This is the second post of a three-part series on refusal.
Part I introduces the idea that there are projects that should not be built.
Part III clarifies that refusal is a tactical, and not necessarily a moral, decision.
This is a follow-up to my last post, which was rather high-level and conceptual. The task of actually walking up to a moral spectrium of work and deciding where you land on it is much more difficult than merely agreeing that a moral spectrum does in fact exist and it deserves a more concrete and specific treatment.
That specific treatment is going to have to wait until the next (or near future) post because there’s a little more conceptual ground I want to cover first.
Worldchanging and Uncertainty
From the perspective of a worker in the deep green design movement, it can be exceptionally disheartening to think about one’s actual ability to shape the industry or to change the world. You feel so small, and you feel like any sacrifice you make (like turning down work) would be a drop in the bucket that could neutralize you as a change agent (e.g. by getting fired or going out of business). Worse, perhaps you are wrong in your reasons for your sacrifice, and then you are the jackass tilting at a windmill. No one wants to be that guy.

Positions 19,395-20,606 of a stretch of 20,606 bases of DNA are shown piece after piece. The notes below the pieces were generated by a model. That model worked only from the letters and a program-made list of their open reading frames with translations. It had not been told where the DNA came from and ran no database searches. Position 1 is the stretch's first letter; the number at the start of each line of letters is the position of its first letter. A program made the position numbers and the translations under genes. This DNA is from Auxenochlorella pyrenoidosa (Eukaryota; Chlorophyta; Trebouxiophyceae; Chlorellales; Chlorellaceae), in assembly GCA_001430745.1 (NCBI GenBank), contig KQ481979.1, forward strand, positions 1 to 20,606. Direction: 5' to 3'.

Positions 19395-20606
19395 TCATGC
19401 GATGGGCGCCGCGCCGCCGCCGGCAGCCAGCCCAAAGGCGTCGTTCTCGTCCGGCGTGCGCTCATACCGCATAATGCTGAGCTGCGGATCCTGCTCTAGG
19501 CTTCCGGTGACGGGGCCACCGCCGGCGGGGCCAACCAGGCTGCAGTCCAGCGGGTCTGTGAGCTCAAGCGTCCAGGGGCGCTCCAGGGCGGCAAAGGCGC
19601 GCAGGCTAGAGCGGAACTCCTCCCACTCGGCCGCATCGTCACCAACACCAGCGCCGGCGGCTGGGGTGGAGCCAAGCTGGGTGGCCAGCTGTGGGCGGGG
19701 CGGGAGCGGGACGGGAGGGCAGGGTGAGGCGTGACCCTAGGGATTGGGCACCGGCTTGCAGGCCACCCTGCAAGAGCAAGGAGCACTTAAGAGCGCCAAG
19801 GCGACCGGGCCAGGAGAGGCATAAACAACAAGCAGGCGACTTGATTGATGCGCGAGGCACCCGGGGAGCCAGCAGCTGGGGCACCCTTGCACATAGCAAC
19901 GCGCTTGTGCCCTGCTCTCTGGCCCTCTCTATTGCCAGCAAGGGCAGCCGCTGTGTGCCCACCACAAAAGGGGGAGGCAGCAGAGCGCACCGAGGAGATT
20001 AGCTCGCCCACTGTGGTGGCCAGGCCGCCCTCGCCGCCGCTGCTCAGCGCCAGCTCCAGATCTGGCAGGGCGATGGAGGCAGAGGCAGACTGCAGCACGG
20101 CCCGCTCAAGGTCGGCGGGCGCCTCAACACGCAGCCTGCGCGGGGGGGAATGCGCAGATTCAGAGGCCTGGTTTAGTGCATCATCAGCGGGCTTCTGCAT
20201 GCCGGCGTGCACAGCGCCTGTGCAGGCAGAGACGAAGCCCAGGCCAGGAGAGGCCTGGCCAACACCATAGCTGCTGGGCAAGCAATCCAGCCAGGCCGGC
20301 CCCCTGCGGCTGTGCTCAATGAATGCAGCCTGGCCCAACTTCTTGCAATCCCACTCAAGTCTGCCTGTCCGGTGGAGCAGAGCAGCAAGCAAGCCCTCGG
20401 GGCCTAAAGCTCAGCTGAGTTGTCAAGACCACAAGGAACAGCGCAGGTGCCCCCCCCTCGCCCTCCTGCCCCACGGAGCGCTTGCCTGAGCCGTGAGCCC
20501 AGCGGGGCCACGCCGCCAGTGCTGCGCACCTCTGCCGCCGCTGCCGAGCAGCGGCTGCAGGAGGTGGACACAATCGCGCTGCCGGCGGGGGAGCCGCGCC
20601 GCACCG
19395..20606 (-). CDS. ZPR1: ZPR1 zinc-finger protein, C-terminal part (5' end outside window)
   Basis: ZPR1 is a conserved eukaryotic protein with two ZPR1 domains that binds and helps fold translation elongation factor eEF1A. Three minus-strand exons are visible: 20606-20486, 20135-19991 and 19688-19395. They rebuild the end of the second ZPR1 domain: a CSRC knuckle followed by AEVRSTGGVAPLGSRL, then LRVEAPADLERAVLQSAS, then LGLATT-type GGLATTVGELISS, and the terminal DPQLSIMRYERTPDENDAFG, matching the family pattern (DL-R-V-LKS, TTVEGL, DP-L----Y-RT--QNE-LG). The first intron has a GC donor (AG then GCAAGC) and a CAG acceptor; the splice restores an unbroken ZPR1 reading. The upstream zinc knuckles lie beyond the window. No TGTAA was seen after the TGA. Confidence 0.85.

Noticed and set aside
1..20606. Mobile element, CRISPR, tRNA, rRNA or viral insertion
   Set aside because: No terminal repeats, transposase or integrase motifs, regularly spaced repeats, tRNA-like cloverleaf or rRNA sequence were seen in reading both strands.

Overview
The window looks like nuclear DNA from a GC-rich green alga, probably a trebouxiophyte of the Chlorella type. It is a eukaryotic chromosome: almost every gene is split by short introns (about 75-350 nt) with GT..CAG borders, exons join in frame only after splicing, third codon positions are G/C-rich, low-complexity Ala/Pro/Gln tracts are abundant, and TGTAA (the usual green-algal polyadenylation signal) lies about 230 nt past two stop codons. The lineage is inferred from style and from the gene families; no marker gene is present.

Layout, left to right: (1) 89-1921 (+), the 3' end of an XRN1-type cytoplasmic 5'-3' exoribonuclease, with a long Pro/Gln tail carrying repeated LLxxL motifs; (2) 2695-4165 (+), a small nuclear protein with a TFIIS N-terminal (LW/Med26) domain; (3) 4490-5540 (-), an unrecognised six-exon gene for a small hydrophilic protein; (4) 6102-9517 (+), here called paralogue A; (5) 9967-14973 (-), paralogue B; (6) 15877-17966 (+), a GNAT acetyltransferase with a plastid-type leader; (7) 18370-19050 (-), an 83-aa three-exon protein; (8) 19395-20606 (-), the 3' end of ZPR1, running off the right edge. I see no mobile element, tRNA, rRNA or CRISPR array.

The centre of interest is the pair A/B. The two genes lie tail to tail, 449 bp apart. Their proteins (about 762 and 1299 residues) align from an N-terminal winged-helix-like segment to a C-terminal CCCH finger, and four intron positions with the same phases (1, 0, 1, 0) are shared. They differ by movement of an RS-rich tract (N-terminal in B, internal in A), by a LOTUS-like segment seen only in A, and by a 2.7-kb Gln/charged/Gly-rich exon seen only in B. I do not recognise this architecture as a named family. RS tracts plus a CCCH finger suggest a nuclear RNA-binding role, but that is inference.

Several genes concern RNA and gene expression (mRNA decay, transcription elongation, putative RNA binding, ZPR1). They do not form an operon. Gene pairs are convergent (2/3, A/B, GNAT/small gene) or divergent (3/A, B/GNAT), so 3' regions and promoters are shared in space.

When we talk about changing the world, or even an industry, we are talking about changing a complex social system. Complex systems have attributes that should be both heartening and challenging. Complex systems are nonlinear and highly unpredictable. You can push and push and push against a complex system for a long time before anything happens, and then everything happens at once. There is no set of hard and fast rules to follow, because tiny perturbations can cause a large range of changes in outcome.
This is a hard pill to swallow because it means we just don’t precisely know how to change the world, how to have maximum impact, how to fix resource depletion, how to fix the climate, how to end war, how to get everyone to build only super green buildings, or how to stop capitalism. We have ideas, notions, and principles, but there will never be a step-by-step blueprint for success.
The reason I think the complexity of what we’re trying to do is heartening is actually the same reason it is challenging. We don’t know exactly what to do. We do know that even if we are on the right path, the system might not give us immediate feedback and we won’t be able to tell. We might die before the fruits of our efforts work their way through the system and blossom. I think that we can take comfort in the uncertainty of this situation.